It’s time to think about school bus safety


By Kyle Shaner - kshaner@sidneydailynews.com



SIDNEY – With the start of the school year just around the corner, Shelby County Sheriff John Lenhart wants parents to remind their children about school bus safety.

“We’ll be seeing those yellow buses on the road in the next few days,” Lenhart said during his weekly interview.

Approximately 23 million American children will ride a school bus to school this year, Lenhart said, and the buses are designed to ensure the safety of those kids.

The highly visible yellow color, reflective strips, flashing lights and signs are some of the safety features on each bus. Additionally, drivers must complete extensive training and obtain a special license. And each bus must pass inspections by the Ohio State Highway Patrol.

“It’s 70 times more safe to ride a school bus to school versus a car,” Lenhart said.

While a lot is done to protect children, approximately 15,000 kids a year are taken to the emergency room because of injuries sustained around buses. And in the past three years the number of kids injured around school buses has increased, often because they’re distracted, Lenhart said.

“Kids get in trouble because they listen to iPods, play handheld video games while they’re walking to the bus stop, getting on the bus, et cetera,” he said.

Children, accompanied by a parent or older sibling, should give themselves plenty of time to get to the bus stop so they don’t rush and trip.

“As parents, we want you to walk your children to the bus stop and wait for the bus to arrive,” Lenhart said. “And arrive early.”

At the bus stop, kids shouldn’t talk to strangers, and any suspicious activity should be reported.

“Be aware of strangers,” Lenhart said. “You don’t need to talk to them. Report anyone hanging around in that setting.”

While waiting for the bus to arrive, kids should stand three giant steps back from the curb and wait for the bus to completely stop before stepping forward. Kids should use the handrails while boarding and exiting a bus.

If a kid drops something, they should make eye contact with the bus driver before retrieving the item to ensure the driver sees them.

While riding a bus, kids should remain seated and face forward. If seat belts are available, they should wear them.

“A lot of activity on the buses,” Lenhart said. “A lot of talking and sometime screaming. Tell your children to keep that to a bare minimum.

“I think most bus drivers don’t want you to eat or drink on there either.”

Children shouldn’t throw anything out of a window and shouldn’t play with emergency exits. They should keep aisles clear and follow all rules set by the driver and school district.

When picking up their children at the end of the day, parents should wait on the side of the road where their kids will exit the bus. That way the children won’t have to cross the road by themselves.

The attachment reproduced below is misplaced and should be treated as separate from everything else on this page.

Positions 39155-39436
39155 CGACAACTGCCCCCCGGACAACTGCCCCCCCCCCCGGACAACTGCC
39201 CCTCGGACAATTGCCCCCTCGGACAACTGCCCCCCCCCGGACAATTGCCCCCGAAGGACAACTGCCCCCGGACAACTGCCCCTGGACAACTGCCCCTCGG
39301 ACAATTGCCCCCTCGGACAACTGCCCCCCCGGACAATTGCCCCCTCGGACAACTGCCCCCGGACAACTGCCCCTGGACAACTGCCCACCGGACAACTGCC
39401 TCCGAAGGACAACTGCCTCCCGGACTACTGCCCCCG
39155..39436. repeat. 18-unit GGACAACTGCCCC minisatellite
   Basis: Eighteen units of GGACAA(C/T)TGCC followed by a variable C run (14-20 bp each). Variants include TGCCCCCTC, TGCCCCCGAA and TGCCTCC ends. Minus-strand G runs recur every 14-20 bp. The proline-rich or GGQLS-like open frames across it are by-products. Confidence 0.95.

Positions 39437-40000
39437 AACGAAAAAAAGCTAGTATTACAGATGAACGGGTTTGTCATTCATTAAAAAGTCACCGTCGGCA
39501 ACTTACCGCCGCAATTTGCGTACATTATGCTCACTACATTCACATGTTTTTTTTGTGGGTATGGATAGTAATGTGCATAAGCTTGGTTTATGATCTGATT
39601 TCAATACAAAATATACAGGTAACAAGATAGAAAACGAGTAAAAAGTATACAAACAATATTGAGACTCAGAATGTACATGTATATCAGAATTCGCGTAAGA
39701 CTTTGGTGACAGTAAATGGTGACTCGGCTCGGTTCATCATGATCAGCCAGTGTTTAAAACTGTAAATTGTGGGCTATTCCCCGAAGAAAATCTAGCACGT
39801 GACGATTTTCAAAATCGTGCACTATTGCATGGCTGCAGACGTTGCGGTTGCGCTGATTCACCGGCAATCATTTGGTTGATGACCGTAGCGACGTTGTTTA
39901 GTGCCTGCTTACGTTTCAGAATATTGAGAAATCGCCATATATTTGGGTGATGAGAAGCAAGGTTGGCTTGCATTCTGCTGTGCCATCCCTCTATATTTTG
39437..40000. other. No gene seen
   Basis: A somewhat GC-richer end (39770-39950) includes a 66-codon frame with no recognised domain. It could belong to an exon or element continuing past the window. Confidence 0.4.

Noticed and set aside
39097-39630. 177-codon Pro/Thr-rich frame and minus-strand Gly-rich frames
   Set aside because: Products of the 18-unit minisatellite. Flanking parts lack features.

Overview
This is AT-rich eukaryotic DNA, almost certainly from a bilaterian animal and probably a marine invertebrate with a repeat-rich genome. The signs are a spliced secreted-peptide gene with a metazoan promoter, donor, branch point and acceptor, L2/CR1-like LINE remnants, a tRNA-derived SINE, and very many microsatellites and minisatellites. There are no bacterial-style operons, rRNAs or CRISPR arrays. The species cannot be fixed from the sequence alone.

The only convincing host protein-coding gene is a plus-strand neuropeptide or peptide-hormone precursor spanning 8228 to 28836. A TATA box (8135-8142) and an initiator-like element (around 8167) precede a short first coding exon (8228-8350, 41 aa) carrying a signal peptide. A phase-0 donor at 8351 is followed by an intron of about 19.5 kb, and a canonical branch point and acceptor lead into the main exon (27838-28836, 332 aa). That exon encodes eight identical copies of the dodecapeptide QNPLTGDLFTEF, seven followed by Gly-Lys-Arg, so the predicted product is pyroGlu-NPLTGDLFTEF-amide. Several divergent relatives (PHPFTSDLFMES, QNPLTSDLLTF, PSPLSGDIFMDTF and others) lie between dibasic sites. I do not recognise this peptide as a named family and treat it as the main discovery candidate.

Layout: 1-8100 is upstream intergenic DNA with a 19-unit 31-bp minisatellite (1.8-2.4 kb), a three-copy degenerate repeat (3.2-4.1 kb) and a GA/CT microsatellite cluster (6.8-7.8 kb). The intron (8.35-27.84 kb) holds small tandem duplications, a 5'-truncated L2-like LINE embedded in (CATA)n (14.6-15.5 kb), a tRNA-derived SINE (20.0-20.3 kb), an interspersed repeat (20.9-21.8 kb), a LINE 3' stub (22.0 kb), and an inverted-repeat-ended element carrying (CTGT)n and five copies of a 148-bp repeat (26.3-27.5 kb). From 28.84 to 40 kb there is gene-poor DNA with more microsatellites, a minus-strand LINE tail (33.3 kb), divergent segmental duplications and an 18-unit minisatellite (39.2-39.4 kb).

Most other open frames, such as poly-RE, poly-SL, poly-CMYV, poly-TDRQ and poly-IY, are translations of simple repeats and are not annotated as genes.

As the school year begins, it’s a good time to remind children about bus safety, especially this year, Lenhart said.

“This year in school is not a normal setting,” he said. “No matter how old the child is, this is a different year. You have to explain things.”

Lenhart also provided an update on how COVID-19 has affected the Shelby County Sheriff’s Office. The office is slowly returning to normal after several employees were quarantined because of exposure to the virus, he said.

About half of the employees who were quarantined have returned to work while five or six are still out. In four or five days all but one should be back to work, he said.

It takes two or three days for law enforcement, firefighters and emergency medical technicians to get COVID-19 test results, Lenhart said. While they await their test results, it costs their departments overtime to cover their shifts.

Lenhart wishes the first responders would receive treatment like Gov. Mike DeWine received when he was tested three times over two days last week and got the results back within hours.

“It would seem to me the men and women who do the heavy lifting out here, it would be nice if that was much faster,” Lenhart said.

Lenhart also said the Shelby County Animal Shelter is at maximum capacity for adoptable cats with more waiting to come into the shelter. He urged anyone who wants to adopt a cat to visit the shelter.

“We need good homes for cats,” he said. “We can only hold so many, and we’re at that limit.

“If somebody is in need of a cat, please call the animal shelter.”

Anyone who is interested in adopting an animal can call the shelter at 937-498-7201 to set up an appointment.

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By Kyle Shaner

kshaner@sidneydailynews.com

The Sidney Daily News conducts a weekly interview to update readers with news from the Shelby County Sheriff’s Office, 555 Gearhart Road, Sidney.

The Sidney Daily News conducts a weekly interview to update readers with news from the Shelby County Sheriff’s Office, 555 Gearhart Road, Sidney.